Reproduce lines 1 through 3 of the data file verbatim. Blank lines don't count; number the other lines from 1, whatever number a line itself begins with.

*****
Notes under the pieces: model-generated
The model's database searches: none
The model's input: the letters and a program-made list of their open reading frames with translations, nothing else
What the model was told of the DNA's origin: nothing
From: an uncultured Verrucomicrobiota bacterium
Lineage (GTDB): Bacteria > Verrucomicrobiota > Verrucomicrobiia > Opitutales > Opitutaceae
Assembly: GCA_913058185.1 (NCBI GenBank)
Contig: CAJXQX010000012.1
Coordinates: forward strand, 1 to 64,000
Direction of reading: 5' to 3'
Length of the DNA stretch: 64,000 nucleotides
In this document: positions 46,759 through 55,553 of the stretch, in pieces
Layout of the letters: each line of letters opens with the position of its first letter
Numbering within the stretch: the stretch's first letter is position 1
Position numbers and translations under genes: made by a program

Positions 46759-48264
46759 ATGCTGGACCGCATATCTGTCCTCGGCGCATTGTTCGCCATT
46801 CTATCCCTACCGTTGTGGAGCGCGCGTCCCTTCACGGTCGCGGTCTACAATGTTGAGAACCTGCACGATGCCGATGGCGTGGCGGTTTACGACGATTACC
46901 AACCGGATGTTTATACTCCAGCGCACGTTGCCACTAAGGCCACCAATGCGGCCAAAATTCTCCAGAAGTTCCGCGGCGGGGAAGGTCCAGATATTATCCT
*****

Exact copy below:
Notes under the pieces: model-generated
The model's database searches: none
The model's input: the letters and a program-made list of their open reading frames with translations, nothing else